In heaven, Colton met his miscarried sister whom no one ever had told him about and his great-grandfather who died 30 years before Colton was born. He shared impossible-to-know details about each. Colton went on to describe the horse that only Jesus could ride, about how “reaaally big” God and his chair are, and how the Holy Spirit “shoots down power” from heaven to help us.

The movie follows the essential elements of the book pretty closely.  The Burpos dismiss Colton’s description of heaven at first.  But when he describes where they were during the operation, identifies the great-grandfather who died before he was born and the sister his mother miscarried as people he met and spoke to, they are persuaded that he saw something real.

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Previous Posts

Interview: Martha Williamson of "Signed, Sealed, Delivered"
Talking to Martha Williamson is pure positive energy and a real treat. The creator of "Touched by an Angel" has a new series on the Hallmark channel. It's called "Signed, Sealed, Delivered" and it is about a USPS dead letter office where a quirky but very dedicated group of people track down the rec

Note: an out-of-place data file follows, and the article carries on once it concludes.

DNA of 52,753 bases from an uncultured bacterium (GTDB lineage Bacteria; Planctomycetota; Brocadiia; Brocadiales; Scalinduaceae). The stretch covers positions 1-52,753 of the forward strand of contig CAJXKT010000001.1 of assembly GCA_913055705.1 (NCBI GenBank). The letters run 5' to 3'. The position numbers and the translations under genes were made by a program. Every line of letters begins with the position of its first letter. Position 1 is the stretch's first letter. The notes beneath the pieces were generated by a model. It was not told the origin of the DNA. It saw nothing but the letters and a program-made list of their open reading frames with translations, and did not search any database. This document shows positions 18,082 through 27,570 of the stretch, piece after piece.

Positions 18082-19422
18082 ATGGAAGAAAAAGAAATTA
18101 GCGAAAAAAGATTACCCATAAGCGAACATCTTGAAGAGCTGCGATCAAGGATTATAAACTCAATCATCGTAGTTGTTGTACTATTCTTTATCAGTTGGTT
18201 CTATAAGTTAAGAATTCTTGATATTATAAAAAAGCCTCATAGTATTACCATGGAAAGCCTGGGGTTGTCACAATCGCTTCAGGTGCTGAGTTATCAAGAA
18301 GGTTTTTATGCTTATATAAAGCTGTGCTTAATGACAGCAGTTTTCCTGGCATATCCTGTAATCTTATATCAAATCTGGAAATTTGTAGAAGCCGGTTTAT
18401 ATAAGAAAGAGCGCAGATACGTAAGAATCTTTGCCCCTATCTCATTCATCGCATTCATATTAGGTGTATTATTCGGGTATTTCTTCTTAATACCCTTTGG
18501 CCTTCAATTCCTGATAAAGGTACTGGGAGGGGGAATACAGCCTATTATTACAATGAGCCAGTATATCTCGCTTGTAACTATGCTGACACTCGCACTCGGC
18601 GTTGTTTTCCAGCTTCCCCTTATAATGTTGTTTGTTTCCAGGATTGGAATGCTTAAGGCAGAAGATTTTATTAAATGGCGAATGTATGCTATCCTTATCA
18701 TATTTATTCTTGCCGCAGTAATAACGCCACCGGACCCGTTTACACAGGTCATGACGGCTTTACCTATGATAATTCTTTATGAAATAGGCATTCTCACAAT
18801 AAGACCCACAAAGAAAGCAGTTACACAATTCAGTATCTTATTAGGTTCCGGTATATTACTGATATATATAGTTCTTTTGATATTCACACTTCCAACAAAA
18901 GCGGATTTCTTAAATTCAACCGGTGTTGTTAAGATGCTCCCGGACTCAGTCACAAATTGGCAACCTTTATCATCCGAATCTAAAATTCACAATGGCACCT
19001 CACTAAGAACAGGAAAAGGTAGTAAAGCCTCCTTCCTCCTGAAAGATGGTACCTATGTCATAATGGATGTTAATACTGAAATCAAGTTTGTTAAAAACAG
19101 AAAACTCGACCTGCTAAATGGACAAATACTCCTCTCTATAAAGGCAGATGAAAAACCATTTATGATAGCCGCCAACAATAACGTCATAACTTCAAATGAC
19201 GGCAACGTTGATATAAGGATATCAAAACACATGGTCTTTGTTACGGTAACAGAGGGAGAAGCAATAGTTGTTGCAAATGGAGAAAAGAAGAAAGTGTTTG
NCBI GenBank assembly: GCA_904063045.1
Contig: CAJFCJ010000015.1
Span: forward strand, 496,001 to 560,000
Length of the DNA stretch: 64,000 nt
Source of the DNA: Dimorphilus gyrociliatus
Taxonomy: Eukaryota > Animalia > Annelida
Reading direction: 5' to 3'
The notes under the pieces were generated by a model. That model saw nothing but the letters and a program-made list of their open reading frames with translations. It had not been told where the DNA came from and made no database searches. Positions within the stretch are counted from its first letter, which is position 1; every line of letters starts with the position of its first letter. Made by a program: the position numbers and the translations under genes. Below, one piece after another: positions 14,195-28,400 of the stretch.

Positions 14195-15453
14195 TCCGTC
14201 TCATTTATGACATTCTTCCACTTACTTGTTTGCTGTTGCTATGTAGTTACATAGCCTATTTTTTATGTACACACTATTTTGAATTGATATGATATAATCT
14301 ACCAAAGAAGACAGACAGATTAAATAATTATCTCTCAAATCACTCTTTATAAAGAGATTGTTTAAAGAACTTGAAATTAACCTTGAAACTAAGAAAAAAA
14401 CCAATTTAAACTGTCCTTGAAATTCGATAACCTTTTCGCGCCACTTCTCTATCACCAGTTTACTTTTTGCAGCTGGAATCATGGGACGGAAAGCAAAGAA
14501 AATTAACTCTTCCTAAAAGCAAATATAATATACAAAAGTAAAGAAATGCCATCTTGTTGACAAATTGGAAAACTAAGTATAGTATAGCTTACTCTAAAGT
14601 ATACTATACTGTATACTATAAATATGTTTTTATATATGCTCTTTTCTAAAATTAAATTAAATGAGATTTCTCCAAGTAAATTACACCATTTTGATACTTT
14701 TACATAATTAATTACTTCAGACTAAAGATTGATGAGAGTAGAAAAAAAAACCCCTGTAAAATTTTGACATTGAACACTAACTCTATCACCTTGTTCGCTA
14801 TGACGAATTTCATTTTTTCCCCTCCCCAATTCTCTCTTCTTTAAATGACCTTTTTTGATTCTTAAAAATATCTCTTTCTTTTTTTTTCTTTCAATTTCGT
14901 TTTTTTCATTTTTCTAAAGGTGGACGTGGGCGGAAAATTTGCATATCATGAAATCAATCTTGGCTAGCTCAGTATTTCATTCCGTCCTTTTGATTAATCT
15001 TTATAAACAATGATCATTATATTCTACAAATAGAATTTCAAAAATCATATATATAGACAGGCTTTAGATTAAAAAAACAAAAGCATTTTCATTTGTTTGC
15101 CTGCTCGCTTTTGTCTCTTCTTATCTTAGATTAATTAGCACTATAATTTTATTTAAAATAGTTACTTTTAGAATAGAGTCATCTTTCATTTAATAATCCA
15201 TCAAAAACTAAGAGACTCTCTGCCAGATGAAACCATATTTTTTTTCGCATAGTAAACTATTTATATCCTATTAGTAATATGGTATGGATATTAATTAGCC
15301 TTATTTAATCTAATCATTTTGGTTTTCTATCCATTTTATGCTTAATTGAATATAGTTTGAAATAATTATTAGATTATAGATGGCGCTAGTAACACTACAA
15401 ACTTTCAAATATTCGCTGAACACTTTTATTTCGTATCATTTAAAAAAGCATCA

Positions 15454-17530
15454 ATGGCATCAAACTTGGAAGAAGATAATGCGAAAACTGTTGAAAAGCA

posted 8:00:57am Apr. 17, 2014 | read full post »

Trailer #2: The Box Trolls
Did I mention how excited I am about this?  Coming in September, from the people who did "Coraline" and "ParaNorman." [youtube]https://www.youtube.com/watch?v=cDr_ZY37RFg[/youtube]

posted 12:12:22pm Apr. 16, 2014 | read full post »

Heaven is for Real
A movie like "Heaven is for Real" requires two different reviews, one for believers/fans of the 1.5 million-volume best-selling book, one for those who are unfamiliar with the book and whose views about faith and heaven and proof may differ from the evangelical beliefs of the Wesleyan pastor who wro

posted 6:00:04pm Apr. 15, 2014 | read full post »

Heaven is for Real: The Real Story
"Heaven is for Real" opens tomorrow, with Greg Kinnear as Todd Burpo, a Nebraska pastor whose four-year-old son says that he visited heaven during surgery for a ruptured appendix.  It is based on a best-selling book Heaven is for Real: A Little Boy's Astounding Story of His Trip to Heaven and Back,

posted 3:59:56pm Apr. 15, 2014 | read full post »

Movie Critic Ann Hornaday Comes Out as...a Christian
Washington Post movie critic Ann Hornaday wrote a brave and very moving essay about being a writer sustained by Christian faith and how that affects the way she approaches all films and especially those with religious themes. As a critic, my first obligation is to assess each of these films not as

posted 3:59:22pm Apr. 15, 2014 | read full post »